Epithelial stem cells in the mammary gland: casting light into dark corners.
AffiliationTumour Biochemistry Laboratory, Clinical Research Department, Christie Hospital NHS Trust, Wilmslow Road, Manchester M20 4BX, England. EAnderson@picr.man.ac.uk
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AbstractThe epithelial structures of the human breast or the mouse mammary gland are derived from a relatively small number of multipotent, tissue-specific stem cells, of which we are surprisingly ignorant. We do not know how many are required to produce a complete mammary gland, how many times they divide during the process, where they are situated in the gland, or even what they look like. We want to know the answers to these questions, not just to satisfy intellectual curiosity, but also because the answers may shed light on the evolution of breast cancer. Now, studies carried out by Kordon and Smith at the National Cancer Institute have pointed the way toward a new understanding of mammary stem cells and their progeny.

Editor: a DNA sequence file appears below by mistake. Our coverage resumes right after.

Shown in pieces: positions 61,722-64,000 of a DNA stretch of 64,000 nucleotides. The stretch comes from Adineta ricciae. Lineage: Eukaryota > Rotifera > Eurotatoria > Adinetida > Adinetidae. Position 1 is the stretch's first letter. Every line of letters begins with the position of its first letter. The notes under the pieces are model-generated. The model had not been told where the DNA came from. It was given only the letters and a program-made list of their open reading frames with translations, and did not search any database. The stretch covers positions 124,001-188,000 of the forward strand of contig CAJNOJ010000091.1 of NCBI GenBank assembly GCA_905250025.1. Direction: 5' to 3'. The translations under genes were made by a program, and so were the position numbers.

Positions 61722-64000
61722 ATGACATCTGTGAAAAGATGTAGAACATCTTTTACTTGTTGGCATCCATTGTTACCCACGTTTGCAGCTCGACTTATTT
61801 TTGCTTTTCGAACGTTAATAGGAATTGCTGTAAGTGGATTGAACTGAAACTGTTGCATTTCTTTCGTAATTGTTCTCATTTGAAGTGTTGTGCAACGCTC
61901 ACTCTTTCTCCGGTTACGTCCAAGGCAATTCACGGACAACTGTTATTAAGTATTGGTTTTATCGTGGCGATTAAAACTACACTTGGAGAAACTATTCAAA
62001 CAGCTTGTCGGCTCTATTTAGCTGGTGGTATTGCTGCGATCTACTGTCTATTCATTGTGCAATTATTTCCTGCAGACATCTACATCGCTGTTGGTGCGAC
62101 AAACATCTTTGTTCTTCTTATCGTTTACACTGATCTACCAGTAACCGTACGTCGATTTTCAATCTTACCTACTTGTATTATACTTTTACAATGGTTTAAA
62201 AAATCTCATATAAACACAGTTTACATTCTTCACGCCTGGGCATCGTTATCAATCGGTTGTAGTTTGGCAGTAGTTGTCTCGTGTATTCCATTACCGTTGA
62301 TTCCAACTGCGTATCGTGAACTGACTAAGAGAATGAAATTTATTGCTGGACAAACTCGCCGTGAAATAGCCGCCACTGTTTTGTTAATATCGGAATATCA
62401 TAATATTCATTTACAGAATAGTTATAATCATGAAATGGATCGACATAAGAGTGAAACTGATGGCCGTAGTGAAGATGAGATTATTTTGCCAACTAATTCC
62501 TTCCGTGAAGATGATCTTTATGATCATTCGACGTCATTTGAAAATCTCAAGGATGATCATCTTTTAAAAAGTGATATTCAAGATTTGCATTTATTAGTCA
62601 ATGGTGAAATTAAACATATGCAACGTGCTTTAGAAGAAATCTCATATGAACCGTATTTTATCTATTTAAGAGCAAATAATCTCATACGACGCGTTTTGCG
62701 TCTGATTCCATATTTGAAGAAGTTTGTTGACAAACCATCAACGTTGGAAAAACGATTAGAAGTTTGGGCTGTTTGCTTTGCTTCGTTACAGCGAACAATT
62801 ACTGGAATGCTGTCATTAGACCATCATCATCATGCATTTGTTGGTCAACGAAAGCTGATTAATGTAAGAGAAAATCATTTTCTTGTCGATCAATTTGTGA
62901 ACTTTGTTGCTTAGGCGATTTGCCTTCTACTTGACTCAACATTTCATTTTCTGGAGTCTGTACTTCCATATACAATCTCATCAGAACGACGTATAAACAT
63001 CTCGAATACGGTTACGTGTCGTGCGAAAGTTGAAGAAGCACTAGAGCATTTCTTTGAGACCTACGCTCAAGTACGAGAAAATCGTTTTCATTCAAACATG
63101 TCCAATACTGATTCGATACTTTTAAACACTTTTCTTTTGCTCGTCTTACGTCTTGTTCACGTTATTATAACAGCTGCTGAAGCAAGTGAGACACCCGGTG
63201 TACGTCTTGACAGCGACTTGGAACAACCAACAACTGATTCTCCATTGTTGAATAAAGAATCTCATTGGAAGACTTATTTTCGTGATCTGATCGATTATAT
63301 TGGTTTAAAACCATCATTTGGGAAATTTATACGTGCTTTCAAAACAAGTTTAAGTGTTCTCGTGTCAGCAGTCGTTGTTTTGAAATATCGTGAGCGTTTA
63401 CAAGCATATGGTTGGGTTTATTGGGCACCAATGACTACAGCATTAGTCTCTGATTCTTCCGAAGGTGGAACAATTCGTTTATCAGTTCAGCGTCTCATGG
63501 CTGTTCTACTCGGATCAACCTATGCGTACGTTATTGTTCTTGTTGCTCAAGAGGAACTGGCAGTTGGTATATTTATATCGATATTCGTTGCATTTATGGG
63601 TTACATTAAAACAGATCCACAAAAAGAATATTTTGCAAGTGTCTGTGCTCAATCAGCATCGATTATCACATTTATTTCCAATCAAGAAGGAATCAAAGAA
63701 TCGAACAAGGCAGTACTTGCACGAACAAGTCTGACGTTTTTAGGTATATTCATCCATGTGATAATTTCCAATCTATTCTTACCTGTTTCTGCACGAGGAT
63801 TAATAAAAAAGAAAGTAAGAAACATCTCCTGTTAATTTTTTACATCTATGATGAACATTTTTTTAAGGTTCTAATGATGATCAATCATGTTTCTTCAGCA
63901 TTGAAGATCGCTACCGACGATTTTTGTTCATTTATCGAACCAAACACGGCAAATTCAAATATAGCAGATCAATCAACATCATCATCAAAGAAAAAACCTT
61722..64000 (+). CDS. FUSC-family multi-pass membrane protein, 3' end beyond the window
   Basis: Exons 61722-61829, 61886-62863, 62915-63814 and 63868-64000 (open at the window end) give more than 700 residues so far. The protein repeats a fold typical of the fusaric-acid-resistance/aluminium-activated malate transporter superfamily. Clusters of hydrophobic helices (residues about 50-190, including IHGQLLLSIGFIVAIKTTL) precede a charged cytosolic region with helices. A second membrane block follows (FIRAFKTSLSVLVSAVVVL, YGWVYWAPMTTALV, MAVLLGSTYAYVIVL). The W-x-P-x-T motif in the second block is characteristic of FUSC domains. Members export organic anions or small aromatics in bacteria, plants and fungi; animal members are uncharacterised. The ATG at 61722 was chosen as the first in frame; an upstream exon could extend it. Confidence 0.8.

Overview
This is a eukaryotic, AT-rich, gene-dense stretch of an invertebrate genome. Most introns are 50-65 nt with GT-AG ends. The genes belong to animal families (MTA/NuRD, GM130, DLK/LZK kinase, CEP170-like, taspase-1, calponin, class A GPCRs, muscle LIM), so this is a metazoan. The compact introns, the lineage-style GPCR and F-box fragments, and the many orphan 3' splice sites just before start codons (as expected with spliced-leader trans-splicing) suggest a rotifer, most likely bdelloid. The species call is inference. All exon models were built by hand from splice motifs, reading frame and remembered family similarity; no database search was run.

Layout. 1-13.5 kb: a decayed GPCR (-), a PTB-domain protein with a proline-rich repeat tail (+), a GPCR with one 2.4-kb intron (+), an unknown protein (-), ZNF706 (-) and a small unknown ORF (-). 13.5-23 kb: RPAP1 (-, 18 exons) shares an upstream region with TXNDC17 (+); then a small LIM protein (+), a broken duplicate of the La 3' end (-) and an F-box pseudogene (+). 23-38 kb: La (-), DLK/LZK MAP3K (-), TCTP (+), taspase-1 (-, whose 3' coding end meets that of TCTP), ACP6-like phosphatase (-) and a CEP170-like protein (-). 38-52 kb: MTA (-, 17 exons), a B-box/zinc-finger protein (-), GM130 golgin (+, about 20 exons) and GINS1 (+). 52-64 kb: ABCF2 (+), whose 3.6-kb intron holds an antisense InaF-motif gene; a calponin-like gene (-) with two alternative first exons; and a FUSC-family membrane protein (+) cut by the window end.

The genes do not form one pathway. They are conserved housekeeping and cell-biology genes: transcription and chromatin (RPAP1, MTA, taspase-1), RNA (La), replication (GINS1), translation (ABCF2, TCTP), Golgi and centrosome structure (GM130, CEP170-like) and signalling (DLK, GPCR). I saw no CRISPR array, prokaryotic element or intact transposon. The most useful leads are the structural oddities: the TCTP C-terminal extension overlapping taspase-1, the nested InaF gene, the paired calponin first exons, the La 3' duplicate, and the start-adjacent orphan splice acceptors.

CitationEpithelial stem cells in the mammary gland: casting light into dark corners. 1999, 1 (1):11-3 Breast Cancer Res.
JournalBreast Cancer Research
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